The automobile industry may be encountering headwinds, but General Motors (GM -3.52%) thinks that demand will remain strong for sport utility vehicles. The company announced on Friday it would be adding more than 1,200 jobs to an assembly plant near Lansing, Michigan, in an effort to beef up production of the Chevrolet Traverse and the Buick Enclave. Those additional workers will also help manufacture some Cadillac sedans.
That's a rare piece of upbeat news in an otherwise beleaguered industry. While GM's operations were initially only modestly disrupted by the impact of the COVID-19 outbreak in China, its intricate auto parts supply chain relies significantly on factories there -- a situation that now poses an unquantifiable risk to the automaker. The Chinese government's intense efforts to contain the disease have already taken a meaningful toll: General Motors reported on Thursday its plant in Wuhan, China, would remain closed for nearly another month. GM's stock price has fallen more than 15% this week alone on fears of how the widening spread of COVID-19 could affect the company's business.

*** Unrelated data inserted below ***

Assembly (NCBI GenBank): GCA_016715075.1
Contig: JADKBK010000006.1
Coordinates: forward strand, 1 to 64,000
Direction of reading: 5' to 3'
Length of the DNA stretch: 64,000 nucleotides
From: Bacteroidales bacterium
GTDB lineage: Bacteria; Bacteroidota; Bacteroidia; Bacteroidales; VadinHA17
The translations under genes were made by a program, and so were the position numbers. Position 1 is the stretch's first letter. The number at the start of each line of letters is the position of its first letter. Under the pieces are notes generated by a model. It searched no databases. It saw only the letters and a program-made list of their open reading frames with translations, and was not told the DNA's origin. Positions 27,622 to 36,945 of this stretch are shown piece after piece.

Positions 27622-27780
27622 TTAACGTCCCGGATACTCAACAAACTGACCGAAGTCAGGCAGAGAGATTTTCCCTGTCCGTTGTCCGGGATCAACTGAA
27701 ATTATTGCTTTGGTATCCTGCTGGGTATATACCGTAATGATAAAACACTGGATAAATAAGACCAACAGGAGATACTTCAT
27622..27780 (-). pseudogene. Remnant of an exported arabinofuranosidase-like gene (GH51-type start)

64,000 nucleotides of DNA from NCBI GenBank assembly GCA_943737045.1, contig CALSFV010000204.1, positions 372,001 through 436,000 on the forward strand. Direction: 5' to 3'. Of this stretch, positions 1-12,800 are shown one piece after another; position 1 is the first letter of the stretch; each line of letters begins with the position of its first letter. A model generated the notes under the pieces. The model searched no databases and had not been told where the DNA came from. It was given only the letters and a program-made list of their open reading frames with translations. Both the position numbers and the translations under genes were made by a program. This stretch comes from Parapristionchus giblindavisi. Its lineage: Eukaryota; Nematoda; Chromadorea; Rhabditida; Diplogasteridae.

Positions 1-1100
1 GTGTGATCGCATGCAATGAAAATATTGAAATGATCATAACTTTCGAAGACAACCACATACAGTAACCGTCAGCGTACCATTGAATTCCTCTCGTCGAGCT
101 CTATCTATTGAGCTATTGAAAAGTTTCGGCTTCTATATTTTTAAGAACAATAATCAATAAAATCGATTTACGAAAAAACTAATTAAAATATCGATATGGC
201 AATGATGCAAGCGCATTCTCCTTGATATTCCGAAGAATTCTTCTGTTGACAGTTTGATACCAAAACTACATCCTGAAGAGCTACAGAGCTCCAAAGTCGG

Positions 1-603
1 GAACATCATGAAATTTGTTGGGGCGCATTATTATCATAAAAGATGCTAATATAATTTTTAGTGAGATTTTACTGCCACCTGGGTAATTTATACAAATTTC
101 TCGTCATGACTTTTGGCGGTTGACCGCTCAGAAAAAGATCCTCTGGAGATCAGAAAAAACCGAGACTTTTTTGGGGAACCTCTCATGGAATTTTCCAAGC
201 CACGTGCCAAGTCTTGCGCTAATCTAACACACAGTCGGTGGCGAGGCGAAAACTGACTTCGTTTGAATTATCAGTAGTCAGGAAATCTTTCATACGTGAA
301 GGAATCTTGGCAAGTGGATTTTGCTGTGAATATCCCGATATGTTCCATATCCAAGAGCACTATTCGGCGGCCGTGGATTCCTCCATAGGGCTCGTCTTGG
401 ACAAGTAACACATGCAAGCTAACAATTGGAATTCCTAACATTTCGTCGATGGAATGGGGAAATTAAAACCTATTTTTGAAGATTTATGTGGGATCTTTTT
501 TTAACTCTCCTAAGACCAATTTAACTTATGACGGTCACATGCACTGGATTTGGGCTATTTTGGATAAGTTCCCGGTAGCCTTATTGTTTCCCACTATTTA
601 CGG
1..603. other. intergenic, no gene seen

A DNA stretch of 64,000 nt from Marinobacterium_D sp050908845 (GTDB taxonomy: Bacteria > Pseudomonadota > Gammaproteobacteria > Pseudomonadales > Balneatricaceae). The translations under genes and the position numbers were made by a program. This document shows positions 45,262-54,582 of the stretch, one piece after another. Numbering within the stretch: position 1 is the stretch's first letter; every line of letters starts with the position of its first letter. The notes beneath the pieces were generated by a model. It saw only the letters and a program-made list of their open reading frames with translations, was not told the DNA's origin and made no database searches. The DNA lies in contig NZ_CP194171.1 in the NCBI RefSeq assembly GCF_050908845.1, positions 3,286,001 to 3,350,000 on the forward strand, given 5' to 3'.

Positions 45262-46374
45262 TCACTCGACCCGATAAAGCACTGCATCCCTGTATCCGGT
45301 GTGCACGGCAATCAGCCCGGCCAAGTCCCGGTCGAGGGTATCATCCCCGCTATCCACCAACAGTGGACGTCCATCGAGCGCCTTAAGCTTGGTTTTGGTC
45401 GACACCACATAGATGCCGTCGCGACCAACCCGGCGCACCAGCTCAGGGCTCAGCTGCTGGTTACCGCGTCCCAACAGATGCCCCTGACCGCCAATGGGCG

Assuming the epidemic doesn't crimp the global economy so much it stifles wages or employment, General Motors' bet on SUVs may turn out to be a savvy one. While overall automobile sales fell in 2018 and 2019, according to data from the International Organisation of Motor Vehicle Manufacturers, sport utility vehicles remain marketable. In January, in fact, J.D. Power says trucks and SUVs accounted for a record-breaking 72.5% of all vehicles purchased. They're even doing well in Europe, where they have not traditionally been as popular. Rising demand gave those larger vehicles a nearly 40% share of that market last year.